On day 2 of my North Ayrshire based trip, the weather looked favourable to pursue an outdoor activity highlighted in the next post, so Largs became the primary destination for this day out.
Largs is situated downstream on the Firth of Clyde about 33 miles from Glasgow.
The town has historic Viking links as a result of The Battle of Largs in 1263 when the Norwegian invaders failed in their campaign.
(On a side note I've had spam invaders to my blog recently and even though I may have fought them off, sorry to any commenters from the last post that have got infected with them. I'm considering comment moderation rather than just Google users or followers of this blog. Any thoughts? )
In more recent military times, it was the scene of a conference that planned the successful Normandy Invasion of World War II.
|M.V. Loch Striven|
With the passage of time, Largs is a much sought after place to live thanks to the later arrival of the railway and reasonable commuter times into Glasgow.
My experiences of Largs as a child weren't much and I didn't know what to expect today. Unfortunately the classical railway station no longer survives and the busy street going down to the ferry terminal didn't really lend itself to photography thanks to the human footprint :-)
For the British tourist, Largs isn't thought of much as a destination or an accessible town in Scotland when I tell you you that it's been 28 years since I last visited it albeit briefly. Many resorts around Great Britain suffered in the latter part of the 20th century due to erratic weather and cheap Mediterranean flights with most having some weapon to fight back in the 21st century.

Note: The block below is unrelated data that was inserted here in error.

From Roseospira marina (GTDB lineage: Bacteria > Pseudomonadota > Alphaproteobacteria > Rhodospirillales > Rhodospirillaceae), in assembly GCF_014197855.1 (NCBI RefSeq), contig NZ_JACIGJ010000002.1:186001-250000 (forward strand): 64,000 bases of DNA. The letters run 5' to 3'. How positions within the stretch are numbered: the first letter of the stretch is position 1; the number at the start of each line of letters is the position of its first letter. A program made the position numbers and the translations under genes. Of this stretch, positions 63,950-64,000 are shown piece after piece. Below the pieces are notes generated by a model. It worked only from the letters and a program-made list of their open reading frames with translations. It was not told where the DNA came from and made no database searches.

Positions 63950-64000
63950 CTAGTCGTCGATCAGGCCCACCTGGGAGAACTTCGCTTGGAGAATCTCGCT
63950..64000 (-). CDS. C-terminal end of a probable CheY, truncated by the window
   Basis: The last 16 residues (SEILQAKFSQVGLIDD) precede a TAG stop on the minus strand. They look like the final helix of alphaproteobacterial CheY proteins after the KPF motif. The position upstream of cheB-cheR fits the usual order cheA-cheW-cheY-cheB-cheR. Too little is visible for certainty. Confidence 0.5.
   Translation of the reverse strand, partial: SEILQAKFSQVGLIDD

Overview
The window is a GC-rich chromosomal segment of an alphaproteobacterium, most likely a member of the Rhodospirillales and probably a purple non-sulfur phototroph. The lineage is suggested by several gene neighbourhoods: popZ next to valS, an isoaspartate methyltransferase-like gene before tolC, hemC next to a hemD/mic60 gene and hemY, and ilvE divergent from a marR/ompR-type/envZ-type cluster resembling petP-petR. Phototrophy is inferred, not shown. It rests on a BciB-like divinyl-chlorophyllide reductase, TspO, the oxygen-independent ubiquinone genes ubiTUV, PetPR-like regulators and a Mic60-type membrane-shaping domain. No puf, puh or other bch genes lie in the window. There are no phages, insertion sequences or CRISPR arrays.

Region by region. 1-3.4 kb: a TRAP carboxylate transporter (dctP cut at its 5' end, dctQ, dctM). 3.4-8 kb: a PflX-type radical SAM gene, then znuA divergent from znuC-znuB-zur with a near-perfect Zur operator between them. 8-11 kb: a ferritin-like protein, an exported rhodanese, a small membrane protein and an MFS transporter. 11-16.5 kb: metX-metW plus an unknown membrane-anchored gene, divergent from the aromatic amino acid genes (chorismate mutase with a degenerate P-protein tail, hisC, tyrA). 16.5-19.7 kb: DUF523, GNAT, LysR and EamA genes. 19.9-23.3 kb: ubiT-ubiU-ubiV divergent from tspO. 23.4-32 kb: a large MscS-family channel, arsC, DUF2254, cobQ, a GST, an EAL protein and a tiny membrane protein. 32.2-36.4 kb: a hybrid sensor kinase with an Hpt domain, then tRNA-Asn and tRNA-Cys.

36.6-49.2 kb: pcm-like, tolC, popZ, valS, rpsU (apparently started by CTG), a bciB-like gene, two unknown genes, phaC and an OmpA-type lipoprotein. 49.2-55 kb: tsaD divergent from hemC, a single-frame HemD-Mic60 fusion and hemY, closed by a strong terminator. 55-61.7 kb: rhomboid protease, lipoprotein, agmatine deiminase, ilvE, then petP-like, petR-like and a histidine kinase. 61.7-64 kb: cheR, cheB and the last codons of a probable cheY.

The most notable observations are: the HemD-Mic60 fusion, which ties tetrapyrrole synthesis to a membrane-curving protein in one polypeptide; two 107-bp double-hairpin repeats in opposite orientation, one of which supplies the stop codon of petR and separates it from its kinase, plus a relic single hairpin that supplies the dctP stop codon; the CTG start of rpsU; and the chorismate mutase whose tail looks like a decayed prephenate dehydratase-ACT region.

The fighting spirit that conquered the Vikings continues in the town with an unlikely weapon of an Ice Cream shop.
Nardini's Ice Cream parlour originally opened in 1935 as the largest restaurant in Great Britain.
The Art Deco building was refurbished and re- opened in 2008 under new management after a four year closure and a long running family business feud.
The Restaurant gets mixed reviews on Trip Advisor for several reasons but if it's just an Ice Cream in a cone you want to take out of the shop, I'd certainly travel an hour to sample it again.
|M.V. Loch Shira|
Although maybe not as aesthetically pleasing to the eye, M.V. Loch Shira seems to be a lot more substantial.
It was built by the nearby Clyde shipbuilders Ferguson at a cost of £ 5.8 million and launched in December 2006. Unlike many other smaller vessels in the Caledonian MacBrayne fleet, M.V. Loch Shira has plyed it's trade solidly on a single route, Largs to Great Cumbrae (No prizes for guessing where the next post will be from !)
With a speed of 10 knots, the 54 metre long ferry can carry 36 cars and 250 passengers but congestion issues on a busy road may have curtailed this figure to a much more practical 24.